Portage counselor: How to cope with crippling winter

January 31, 2019

The record-breaking cold can take a toll on both the body and the spirit.

But there are ways to cope until things warm up, a Portage mental health professional says.

Staying as active as possible, staying in contact with people and seeking out “uplifting” entertainment – these are just some of the coping measures suggested by Barry Erath, director of Aspen Family Counseling in Portage.

“This is an excellent time to read a good book or make a special meal,” Erath said. “Or be creative. Make art.”

With wind chills in the minus-50-degree range at midday Wednesday in Columbia County, many places – including some businesses, Portage schools and the Portage Public Library – were closed, for the safety of patrons and employees.

But Portage Theatres was open Wednesday, offering one venue for people who might have wanted to seek a cure for cabin fever.

Maintaining contact with other people is a key way to hold onto psychological health during dangerous weather situations, Erath said.

But staying glued to social media, whether by phone or computer screen, may not be the best way to cope, he said.

“There are several recent studies that say you shouldn’t spend more than an hour to an hour and a half on social media,” Erath said – especially if your social media presence includes activities that don’t involve authentic conversation with people you know.

Winter-related mental health challenges have long been known, according to the University of Wisconsin Health page “Coping with the Winter Blues” (uwhealth.org).

Despite the vivid sunshine Wednesday, this is the time of the year when many people experience a form of depression called seasonal affective disorder, UW Health psychologist Shilagh Mirgain writes on the website.

Some of the symptoms include:

Feelings of sadness that can endure for two or more weeks.Fatigue.Problems with concentration.Weight gain.Sleep problems.Feelings of helplessness or sluggishness.

Anyone who experiences such symptoms for an extended period of time, or to such a degree that they significantly interfere with life, should seek help from a health care professional, Mirgain said.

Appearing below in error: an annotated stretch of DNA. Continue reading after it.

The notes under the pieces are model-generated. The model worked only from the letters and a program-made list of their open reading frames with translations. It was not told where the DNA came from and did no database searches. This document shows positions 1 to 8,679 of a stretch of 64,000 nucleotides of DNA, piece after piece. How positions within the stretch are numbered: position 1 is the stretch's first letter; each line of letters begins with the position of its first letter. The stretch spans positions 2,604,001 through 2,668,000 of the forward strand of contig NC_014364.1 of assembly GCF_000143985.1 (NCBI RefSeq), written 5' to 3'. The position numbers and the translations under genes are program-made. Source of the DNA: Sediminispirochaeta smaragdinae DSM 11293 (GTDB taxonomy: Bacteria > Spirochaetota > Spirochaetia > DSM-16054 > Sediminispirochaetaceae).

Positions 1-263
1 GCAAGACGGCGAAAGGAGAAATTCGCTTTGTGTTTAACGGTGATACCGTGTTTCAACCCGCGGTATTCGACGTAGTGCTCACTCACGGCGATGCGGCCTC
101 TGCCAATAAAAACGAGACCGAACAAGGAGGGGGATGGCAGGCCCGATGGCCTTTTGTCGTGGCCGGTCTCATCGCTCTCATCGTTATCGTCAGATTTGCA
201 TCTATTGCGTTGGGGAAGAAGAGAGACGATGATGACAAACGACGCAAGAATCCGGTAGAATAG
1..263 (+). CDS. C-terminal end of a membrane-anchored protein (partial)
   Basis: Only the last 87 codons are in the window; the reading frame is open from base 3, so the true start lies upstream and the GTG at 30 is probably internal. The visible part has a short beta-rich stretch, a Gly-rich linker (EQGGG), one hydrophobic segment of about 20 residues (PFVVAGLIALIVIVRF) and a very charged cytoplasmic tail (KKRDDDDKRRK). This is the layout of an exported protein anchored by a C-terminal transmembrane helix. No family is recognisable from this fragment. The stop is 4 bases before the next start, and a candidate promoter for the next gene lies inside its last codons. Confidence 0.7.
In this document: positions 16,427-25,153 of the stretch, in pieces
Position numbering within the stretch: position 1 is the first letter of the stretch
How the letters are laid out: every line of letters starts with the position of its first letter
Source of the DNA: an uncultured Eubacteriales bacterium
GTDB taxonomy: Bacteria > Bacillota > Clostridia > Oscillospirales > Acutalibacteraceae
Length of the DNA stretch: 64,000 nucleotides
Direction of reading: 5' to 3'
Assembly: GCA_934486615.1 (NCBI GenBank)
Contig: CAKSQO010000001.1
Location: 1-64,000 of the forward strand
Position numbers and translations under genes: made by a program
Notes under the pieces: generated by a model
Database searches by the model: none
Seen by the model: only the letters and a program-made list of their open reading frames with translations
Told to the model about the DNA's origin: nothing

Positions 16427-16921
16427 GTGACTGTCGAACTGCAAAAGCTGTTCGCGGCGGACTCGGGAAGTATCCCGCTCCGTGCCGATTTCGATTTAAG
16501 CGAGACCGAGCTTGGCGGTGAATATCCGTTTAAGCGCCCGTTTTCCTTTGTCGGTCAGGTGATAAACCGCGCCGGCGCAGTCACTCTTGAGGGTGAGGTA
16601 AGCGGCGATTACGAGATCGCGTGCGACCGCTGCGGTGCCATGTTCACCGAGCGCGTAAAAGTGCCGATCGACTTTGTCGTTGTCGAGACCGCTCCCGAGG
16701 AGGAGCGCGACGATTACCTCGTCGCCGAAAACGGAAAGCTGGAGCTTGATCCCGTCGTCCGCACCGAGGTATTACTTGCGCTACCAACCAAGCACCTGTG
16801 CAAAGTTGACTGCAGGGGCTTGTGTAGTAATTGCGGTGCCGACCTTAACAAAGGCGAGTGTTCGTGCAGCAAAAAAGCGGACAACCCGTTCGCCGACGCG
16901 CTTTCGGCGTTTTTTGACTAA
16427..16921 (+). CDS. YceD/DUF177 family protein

In many cases, however, something as simple as physical activity can make a great difference.

That’s a special challenge during the current once-in-a-generation cold snap, Erath said, because officials are recommending strongly against letting children play outdoors, due to the danger of experiencing frostbite within minutes of exposure.

And, because schools are closed, youngsters may not have access to places like gymnasiums where vigorous indoor play is possible, he said.

Erath said he recommends exercise for people of all ages – but not too much exertion. Working too hard at weather-related chores like shoveling snow can actually exacerbate sadness or struggles stemming from weather conditions.

While outdoor activity is, generally speaking, more beneficial than indoor activity, anything that gets a person moving can help with coping, he said.

And although watching a movie (in a theater or at home) is usually more of a passive activity than physical exercise, that can help, too, he said – as long as the choice of entertainment is “uplifting” and preferably not violent or aggressive.

Erath noted, too, that Aspen Family Counseling has a 22-year history of staying open in all weather conditions, because people need their services – not only to talk (though he said hasn’t seen an uptick in this during the cold spell), but also to keep current on prescriptions.

“If we can possibly stay open, we have to stay open,” he said.

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